The departments plan to release a request for proposals soon from biofuel manufacturers, and Mabus said the Navy conducted the largest-yet biofuels request of 450,000 gallons in a bid last spring.
"There is a market there that is real, that is solid," he said of producers, and added that it is growing enough that prices already are starting to decline.
The Navy will "repurpose existing funds" for its $170 million share of the investment, Mabus said. "It's a matter of setting priorities," he added.
Secretary of the Navy Ray Mabus laid out five aggressive energy goals in October 2009 to improve the Navy's energy security and efficiency, increase the Navy's energy independence, and help lead the nation toward a clean energy economy. This initiative assists in achieving the energy goal of increasing alternative energy afloat and ashore where by 2020, 50 percent of the total Department of the Navy energy consumption will come alternative sources.
Instead, the administration prefers to attack the gas and oil energy industry for receiving special "tax breaks" while taking tax money better spent on ship and aircraft repair and giving it to different politically-favored gaggle of "projects."
As I said in prior post:
The problem is not that we use too much fossil fuel, the problem is that we have allowed ourselves to become dependent on imported fossil fuel, despite sitting on the world's largest deposits of "fossil fuels."If every dollar increase in a barrel of oil adds $30 million to the Navy budget, perhaps, now that the price of a barrel of oil has dropped, we should be stocking up . . . at current prices, assuming that oil is $10 a barrel lower than it has been, the Navy has "saved" $300, 000, 000. [Using Sec Mabus's $1bbl figure to assume Navy usage of 30 million barrels]. That's enough to build a ship. He should be celebrating!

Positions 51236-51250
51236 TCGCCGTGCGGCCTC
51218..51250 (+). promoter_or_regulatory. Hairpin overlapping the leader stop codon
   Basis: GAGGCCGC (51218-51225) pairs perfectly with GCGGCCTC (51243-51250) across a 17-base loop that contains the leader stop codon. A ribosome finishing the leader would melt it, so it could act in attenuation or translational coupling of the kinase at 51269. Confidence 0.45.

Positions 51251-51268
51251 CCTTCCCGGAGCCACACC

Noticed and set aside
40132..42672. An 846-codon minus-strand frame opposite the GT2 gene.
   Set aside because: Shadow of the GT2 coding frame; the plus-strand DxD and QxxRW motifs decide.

It is the importation of foreign oil that is a strategic issue, not their use. It's the long lines of commerce that bring oil to our shore that are vulnerable.
If there is "a market that is real, that is solid" for biofuel, as Sec. Mabus asserts, then there is absolutely no need for this money to be diverted in this fashion.
I have no problem with the development and use of biofuels, I just think the Navy has little or no business funding them to "remove risk from the burgeoning biofuels industry" - if it's a real "market" then let that market work.
And let the existing energy industry assist us in being energy independent. "Drill, baby, drill" is not just a political slogan, it's a way to energy independence while allowing the scientists to work their way toward biofuel heaven.
Let these "projects" bid on the same basis as all the other energy providers. Let them develop the pipeline, storage tanks and associated equipment necessary to make delivery of the fuels they can provide.
I can't wait to see how we handle refueling our ships and aircraft around the world with this stuff. Will we have a fleet of new Navy oilers carrying only the finest vintage biofuels following each of our ships? Or will we still be buying fuel in foreign ports, using "carbon based" fuels when deployed while keeping up the pretense of "green-ness" domestically? Potemkin ships?
One final thought. The energy markets are global, so that if the U.S. does succeed in becoming energy independent by using biofuel, those nasty old oil and gas products being sold to us will simply be sold to some other country with an appetite for energy and an indifference to the environment. The net result will not be much of an improvement in the "clean energy economy", will it?